Kanes best friend, Leland, provided the third flashback of Kanes jigsaw-puzzled life. Leland provided a much darker aspect of Kanes life compared to Bernsteins happy recounts. Kane, to Leland, was a bad newspaperman since the beginning, entertaining readers but never telling them the truth, just like Hearsts yellow journalism. Leland went on to describe the crumbling marriage of Kane to Emily, depicted in the famous breakfast montage sequence. This happened because Kane was more committed to his work than to his wife, his wife’s protests of him hitting out his uncle and simply because his love for Emily had died out. From Leland’s flashback, we could tell that Kane could have married Emily for her good looks or to get him one step closer to becoming the president. All this happens in a matter of years, ending with him meeting Susan Alexander and the death of his wife and son in a car accident. Kane’s affair with Susan probably came as a shock to Leland when he found out, and was probably angry, judging by his facial expression and the way he walked into the bar. Kane was a man of morals to Leland, a valuable person in society, which was why he forged a close relationship with him and came to work for him in the newspaper business. Kane was also shown as a person who allows other people into places they want to go, like letting Leland go to Chicago and later, trying to help Susan become a singer. We also see in Leland’s flashback how Kane became contradictory with himself, in a scene where he tried to bribe Leland and him tearing up the ‘declaration of principles’ that he himself wrote. In an earlier scene, Kane showed no regards to his friendship with Leland, firing him from his job. This scene, which shows Kane finishing Leland’s bad review of Susan’s show, tells us that since Kane himself was capable of doing Leland’s job, why would he need someone else to do it. In conclusion, Leland’s flashback showed to us of the man Kane had become after meeting Susan, how he had fallen from grace and became the total opposite of the man shown in Bernstein’s flashback.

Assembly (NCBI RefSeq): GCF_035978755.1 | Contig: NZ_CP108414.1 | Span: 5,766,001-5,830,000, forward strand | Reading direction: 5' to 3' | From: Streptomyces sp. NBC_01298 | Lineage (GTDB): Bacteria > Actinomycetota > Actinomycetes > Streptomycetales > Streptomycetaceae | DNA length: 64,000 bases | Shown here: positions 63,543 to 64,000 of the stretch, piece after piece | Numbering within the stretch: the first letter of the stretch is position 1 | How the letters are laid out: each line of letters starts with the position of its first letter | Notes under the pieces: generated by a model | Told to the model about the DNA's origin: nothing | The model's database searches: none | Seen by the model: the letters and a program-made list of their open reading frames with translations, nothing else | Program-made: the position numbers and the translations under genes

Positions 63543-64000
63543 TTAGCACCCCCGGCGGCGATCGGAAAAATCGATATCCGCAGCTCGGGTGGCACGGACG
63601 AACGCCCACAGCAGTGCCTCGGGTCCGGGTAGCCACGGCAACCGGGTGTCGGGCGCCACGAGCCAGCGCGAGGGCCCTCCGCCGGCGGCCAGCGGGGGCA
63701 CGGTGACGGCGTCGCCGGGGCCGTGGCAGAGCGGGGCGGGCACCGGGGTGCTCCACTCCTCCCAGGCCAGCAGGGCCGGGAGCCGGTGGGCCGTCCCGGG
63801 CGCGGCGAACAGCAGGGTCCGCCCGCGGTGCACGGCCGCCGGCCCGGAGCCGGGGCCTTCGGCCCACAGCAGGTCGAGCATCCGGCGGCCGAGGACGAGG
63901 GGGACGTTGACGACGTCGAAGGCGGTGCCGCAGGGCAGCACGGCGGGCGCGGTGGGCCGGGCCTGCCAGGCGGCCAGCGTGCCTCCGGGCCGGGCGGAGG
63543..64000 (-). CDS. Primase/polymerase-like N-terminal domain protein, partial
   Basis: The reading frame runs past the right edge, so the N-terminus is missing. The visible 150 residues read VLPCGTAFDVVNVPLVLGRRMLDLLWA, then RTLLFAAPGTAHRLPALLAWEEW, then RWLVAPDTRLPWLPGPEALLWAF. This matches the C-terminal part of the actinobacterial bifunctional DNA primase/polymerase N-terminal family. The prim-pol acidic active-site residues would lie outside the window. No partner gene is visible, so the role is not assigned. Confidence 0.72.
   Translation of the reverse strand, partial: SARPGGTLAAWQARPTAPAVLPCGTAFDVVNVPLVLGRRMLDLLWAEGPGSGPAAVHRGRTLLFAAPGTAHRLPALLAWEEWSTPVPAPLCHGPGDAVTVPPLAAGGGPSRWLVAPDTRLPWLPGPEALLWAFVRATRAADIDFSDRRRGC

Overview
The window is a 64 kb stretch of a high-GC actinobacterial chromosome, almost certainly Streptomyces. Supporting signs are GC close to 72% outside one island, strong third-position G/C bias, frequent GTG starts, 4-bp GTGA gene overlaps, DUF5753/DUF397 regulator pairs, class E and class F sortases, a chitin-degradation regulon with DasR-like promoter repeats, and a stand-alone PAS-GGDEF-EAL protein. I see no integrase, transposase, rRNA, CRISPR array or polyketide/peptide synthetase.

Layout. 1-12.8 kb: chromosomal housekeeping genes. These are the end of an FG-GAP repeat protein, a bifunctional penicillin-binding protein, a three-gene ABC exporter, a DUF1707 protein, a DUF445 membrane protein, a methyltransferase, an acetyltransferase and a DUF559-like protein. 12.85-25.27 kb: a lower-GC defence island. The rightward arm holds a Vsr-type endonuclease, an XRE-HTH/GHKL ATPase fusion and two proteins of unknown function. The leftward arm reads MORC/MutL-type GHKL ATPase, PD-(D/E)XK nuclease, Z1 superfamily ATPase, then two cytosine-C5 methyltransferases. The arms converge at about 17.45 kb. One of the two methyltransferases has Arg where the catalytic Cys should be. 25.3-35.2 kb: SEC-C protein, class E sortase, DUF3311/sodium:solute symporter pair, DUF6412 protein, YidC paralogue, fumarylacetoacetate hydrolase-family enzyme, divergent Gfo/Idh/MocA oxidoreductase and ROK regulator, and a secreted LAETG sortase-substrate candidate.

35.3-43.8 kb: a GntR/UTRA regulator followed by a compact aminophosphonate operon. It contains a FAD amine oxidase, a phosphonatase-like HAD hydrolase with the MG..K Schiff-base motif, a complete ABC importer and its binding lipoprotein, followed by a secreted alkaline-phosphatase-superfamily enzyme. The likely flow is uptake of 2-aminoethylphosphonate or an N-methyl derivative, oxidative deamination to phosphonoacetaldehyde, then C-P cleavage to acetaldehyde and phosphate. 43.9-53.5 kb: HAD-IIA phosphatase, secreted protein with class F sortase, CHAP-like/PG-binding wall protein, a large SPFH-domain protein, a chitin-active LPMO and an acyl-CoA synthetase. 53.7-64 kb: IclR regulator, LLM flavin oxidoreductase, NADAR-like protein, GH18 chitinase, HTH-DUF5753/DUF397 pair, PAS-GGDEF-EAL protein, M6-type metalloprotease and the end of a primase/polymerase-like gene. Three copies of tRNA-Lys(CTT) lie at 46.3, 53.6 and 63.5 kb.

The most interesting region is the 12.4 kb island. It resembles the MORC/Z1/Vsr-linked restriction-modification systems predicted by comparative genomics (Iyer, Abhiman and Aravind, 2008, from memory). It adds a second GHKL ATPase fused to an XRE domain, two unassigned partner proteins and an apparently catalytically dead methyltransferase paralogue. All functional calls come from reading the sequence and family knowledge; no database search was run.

In the beginning, to Susan Alexander, Kane was just another man on the street, not knowing who he really was at first. She even thought she was a magician at first in the scene where Kane was shown to be very playful (playing shadow games) and funny (Susan’s high pitch laughs confirms this). We could tell that Kane loved Susan the most compare with Emily. This was revealed in the scene where he opted to stay with Susan after his political rival exposed their relationship to Emily. This same scene also showed Kane’s arrogance as well, his unwillingness to submit to his rival’s offer to safe himself and by his words “I’m Charles Foster Kane! I’m no cheap, crooked, politician trying to save himself from the consequences of his crimes!” This showed that Kane does not need anyone to help him out of his troubles because he could do it himself.


Having lost everything, Kane felt that all he had was just Susan, whom he thought would understand him so he puts all his hope on Susan by trying to make her become an opera star. He hired a popular voice trainer to help Susan to sing better, builds her an opera house for her to perform in and he was the only one who applauded enthusiastically together with some of his associates when her performance was over. However, he became domineering, in the scene where his shadow towers over Susan, nearly pushing Susan over the edge by forcing her to sing again. Thus, Kane’s papers published positive reports that emphasises Susan’s popularity. Kane gave her everything, even building ‘Xanadu’ for her but she left him anyway. We also saw the megalomaniac side of Kane in Susans flashbacks where Kane was seen sitting on his own throne in silhouette as if he regarded himself as a king living in his own palace. The silhouette effect made him look like a sinister king surrounded by the darkness that symbolises his life.


Kane’s frustration of Susan leaving him was evident in him thrashing Susan’s room to pieces. He loved her so much but he was selfish, wanting only to be loved but does not know how to love others in return. Susan’s flashbacks proved that statement, but another point shown in her flashbacks was that Kane was actually a very patient and self-controlled man, enduring Susan’s whines of boredom and sarcasm. However, it was Susan that pushed him to slap her and the arrogant side of Kane was again revealed when he replied to Susan’s “Don’t tell me you’re sorry!” with “I’m not sorry!” No matter what Kane had done for Susan, Kane ended up alone, miserable and frustrated instead.